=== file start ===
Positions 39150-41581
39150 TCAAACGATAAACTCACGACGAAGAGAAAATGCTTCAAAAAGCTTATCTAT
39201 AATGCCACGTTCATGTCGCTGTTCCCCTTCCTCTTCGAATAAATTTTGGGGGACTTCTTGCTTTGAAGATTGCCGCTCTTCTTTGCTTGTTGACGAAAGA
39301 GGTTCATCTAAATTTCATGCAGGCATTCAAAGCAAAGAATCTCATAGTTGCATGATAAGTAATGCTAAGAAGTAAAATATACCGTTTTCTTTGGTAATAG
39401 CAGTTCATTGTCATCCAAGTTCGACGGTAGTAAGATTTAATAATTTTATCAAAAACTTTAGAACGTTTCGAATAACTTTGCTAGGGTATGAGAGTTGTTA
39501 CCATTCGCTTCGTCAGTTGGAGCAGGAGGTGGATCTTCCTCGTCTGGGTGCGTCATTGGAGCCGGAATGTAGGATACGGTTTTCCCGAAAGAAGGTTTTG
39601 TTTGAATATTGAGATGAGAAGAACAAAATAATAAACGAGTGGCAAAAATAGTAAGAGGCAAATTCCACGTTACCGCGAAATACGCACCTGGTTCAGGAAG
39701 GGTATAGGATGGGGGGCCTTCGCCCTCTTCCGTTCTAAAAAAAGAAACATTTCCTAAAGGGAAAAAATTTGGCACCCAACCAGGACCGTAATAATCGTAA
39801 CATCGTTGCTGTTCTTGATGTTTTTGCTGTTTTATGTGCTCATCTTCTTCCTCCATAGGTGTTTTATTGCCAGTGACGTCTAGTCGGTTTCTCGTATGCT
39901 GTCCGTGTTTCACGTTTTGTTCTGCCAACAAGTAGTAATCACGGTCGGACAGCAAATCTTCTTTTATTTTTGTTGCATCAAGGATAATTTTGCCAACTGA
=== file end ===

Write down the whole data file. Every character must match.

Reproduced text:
Positions 39150-41581
39150 TCAAACGATAAACTCACGACGAAGAGAAAATGCTTCAAAAAGCTTATCTAT
39201 AATGCCACGTTCATGTCGCTGTTCCCCTTCCTCTTCGAATAAATTTTGGGGGACTTCTTGCTTTGAAGATTGCCGCTCTTCTTTGCTTGTTGACGAAAGA
39301 GGTTCATCTAAATTTCATGCAGGCATTCAAAGCAAAGAATCTCATAGTTGCATGATAAGTAATGCTAAGAAGTAAAATATACCGTTTTCTTTGGTAATAG
39401 CAGTTCATTGTCATCCAAGTTCGACGGTAGTAAGATTTAATAATTTTATCAAAAACTTTAGAACGTTTCGAATAACTTTGCTAGGGTATGAGAGTTGTTA
39501 CCATTCGCTTCGTCAGTTGGAGCAGGAGGTGGATCTTCCTCGTCTGGGTGCGTCATTGGAGCCGGAATGTAGGATACGGTTTTCCCGAAAGAAGGTTTTG
39601 TTTGAATATTGAGATGAGAAGAACAAAATAATAAACGAGTGGCAAAAATAGTAAGAGGCAAATTCCACGTTACCGCGAAATACGCACCTGGTTCAGGAAG
39701 GGTATAGGATGGGGGGCCTTCGCCCTCTTCCGTTCTAAAAAAAGAAACATTTCCTAAAGGGAAAAAATTTGGCACCCAACCAGGACCGTAATAATCGTAA
39801 CATCGTTGCTGTTCTTGATGTTTTTGCTGTTTTATGTGCTCATCTTCTTCCTCCATAGGTGTTTTATTGCCAGTGACGTCTAGTCGGTTTCTCGTATGCT
39901 GTCCGTGTTTCACGTTTTGTTCTGCCAACAAGTAGTAATCACGGTCGGACAGCAAATCTTCTTTTATTTTTGTTGCATCAAGGATAATTTTGCCAACTGA